In my day job as a Latin teacher, we spend some time on well-known Latin sayings, among them "De gustibus non est disputandum," which translates to, “In matters of taste, it must not be argued.” Or, as my father used to say, “That’s what makes horse races.” While certainly it is true that everyone has their own preferences, and such matters are indeed subjective, I have come to learn that one's tastes truly can change, even in matters of food!

Elizabeth Baer


Today’s recipe includes two ingredients that I used to detest. For many years I could not tolerate olives. I remember once, when I was in college and spending the summer working on an archeology dig in France, there was a farmer at the weekly market in town with barrels and barrels of different olives. He offered us some to taste, and I declined, saying I didn’t like olives. He smiled, selected a single olive on a spoon, and held it out to me. I tasted, and I shrugged. My friends were mortified that I hadn’t at least pretended to like what was surely his most prized variety of olive! Eventually, I learned to like olives.

Up until recently I would pass over any item on a menu that included fennel. I just didn’t like the licorice flavor at all. For some reason, though, I became intrigued by a recipe by Yotam Ottolenghi with chicken, fennel, and orange, and discovered that again my tastes had changed, and I started experimenting with different ways to enjoy fennel. Here’s one of my favorites!


Serves 2


1 cup plain bread crumbs, homemade if possible

4 tablespoons extra virgin olive oil, divided

4 anchovy fillets, see below for preparation, omit for vegan

1 large garlic clove, sliced

1 medium bulb fennel, tops removed*, bulb trimmed, halved through the root end, and cut into thin wedges

1/4 teaspoon kosher salt, plus more to taste if not using anchovies

8 ounces pasta, preferably a strand

2 tablespoons capers, drained if in brine, rinsed and patted dry if salted

2 tablespoons pitted, chopped olives, green or black

1/4 cup pine nuts

1/4 cup golden raisins

1 tablespoon fresh lemon juice


Preheat oven to 250 degrees. Toss the bread crumbs in 2 tablespoons olive oil and spread on a foil-lined pan. Place in the oven, and turn off the heat after 5 minutes. Leave the bread crumbs in the oven to keep toasting.

Start a pot of salted water for the pasta.

If you are using salted anchovies, you will need two whole anchovies, Be sure to rinse, fillet and pat them dry. If the anchovies are packed in brine, just pat them dry. If packed in oil, you can just use four fillets right from the tin, saving any leftovers in a small container in the refrigerator covered with oil.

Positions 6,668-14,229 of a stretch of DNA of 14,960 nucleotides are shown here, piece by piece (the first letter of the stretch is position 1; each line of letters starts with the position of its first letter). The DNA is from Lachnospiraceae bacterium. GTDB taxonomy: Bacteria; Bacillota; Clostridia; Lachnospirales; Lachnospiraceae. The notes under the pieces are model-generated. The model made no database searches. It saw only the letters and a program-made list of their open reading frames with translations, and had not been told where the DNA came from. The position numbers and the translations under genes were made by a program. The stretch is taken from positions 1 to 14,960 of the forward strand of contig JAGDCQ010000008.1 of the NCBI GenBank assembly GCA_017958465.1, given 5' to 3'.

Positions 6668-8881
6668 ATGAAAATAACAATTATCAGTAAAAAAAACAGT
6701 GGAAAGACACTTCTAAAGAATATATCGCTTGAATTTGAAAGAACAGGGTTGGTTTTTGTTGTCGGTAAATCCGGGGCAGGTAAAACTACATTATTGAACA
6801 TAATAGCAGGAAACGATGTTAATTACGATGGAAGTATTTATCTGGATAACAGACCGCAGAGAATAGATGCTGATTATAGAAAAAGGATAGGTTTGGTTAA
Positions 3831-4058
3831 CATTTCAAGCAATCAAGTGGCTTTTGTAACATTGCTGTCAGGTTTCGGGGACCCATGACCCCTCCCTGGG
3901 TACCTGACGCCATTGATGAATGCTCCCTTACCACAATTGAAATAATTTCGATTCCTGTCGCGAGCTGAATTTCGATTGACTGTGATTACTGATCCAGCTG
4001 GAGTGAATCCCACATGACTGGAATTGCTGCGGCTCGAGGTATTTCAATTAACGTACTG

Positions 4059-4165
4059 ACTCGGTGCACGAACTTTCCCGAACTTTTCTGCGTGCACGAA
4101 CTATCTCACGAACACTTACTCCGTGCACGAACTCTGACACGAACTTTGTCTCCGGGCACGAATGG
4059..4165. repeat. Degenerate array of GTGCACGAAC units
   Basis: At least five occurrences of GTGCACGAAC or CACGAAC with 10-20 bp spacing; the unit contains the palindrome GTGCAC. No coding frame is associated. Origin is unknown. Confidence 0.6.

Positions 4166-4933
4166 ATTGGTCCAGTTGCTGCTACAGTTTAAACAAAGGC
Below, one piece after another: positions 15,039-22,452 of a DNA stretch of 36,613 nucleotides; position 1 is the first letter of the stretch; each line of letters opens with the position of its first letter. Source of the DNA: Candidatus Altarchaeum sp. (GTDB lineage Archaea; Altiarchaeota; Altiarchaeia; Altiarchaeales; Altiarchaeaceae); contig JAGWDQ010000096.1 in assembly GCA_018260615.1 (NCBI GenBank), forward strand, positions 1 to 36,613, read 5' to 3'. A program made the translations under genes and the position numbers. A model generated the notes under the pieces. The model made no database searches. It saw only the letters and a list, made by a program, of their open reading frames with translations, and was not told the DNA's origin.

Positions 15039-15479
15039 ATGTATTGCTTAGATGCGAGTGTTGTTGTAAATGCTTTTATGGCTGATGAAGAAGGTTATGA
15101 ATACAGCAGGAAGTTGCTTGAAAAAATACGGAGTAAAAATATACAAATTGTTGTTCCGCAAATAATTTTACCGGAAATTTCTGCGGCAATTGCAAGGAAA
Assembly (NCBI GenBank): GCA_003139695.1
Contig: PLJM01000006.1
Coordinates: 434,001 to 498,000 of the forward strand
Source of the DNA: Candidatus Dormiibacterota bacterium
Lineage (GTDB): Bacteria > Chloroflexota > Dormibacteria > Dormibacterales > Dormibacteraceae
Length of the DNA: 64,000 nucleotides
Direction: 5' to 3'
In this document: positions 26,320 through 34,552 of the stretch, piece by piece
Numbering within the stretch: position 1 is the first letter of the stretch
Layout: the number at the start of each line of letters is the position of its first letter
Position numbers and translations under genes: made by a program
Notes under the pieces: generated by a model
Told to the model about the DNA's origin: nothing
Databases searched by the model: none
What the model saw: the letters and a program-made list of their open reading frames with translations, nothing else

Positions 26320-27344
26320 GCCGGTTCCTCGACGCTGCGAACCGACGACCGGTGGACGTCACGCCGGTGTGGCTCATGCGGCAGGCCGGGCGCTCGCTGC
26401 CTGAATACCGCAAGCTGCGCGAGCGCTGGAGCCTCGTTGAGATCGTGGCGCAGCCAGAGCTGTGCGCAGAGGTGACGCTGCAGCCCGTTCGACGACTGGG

Heat the remaining 2 tablespoons olive oil in a large sauté pan over medium heat until shimmering and fragrant. Add the sliced garlic, anchovies (if using), and fennel wedges, making sure that a flat side of each piece of fennel touches the bottom of the pan. Sprinkle with 1/4 teaspoon kosher salt, or more to taste if not using anchovies. Sometimes, the anchovies can cause the oil to splatter, so have a lid ready if needed until the anchovies have dissolved and stop splattering.

Cook the fennel gently for 10 minutes, turning frequently until the cut edges begin to caramelize and the fennel becomes tender.

When the water has come to a boil, add the pasta. At the same time, add the capers and olives to the sauté pan. When the pasta has about 5 minutes left, add the raisins and pine nuts to the sauté pan, and stir to combine, watching to make sure they don’t burn.

When the pasta is done, turn the heat up under the fennel to medium-high heat. Move the pasta pot right next to the sauté pan, and, using tongs, remove the pasta directly from the pot into the pan with the fennel. Reserve some pasta water. Mix the pasta gently to combine with the fennel and other items in the pan. If the pasta mixture becomes too dry, add some pasta water, a few tablespoons at a time. Remove from the heat and drizzle the lemon juice over the pasta.

Divide the pasta between two dinner plates and garnish with the toasted bread crumbs.

*You can freeze the tops and use them another time in a brine for chicken or pork chops.

Elizabeth Baer is a teacher who loves to spend time in the kitchen, and also posts recipes and musings on her food blog,

Elizabeth Baer is a teacher who loves to spend time in the kitchen. She also posts recipes and musings about food on her blog, and can be reached at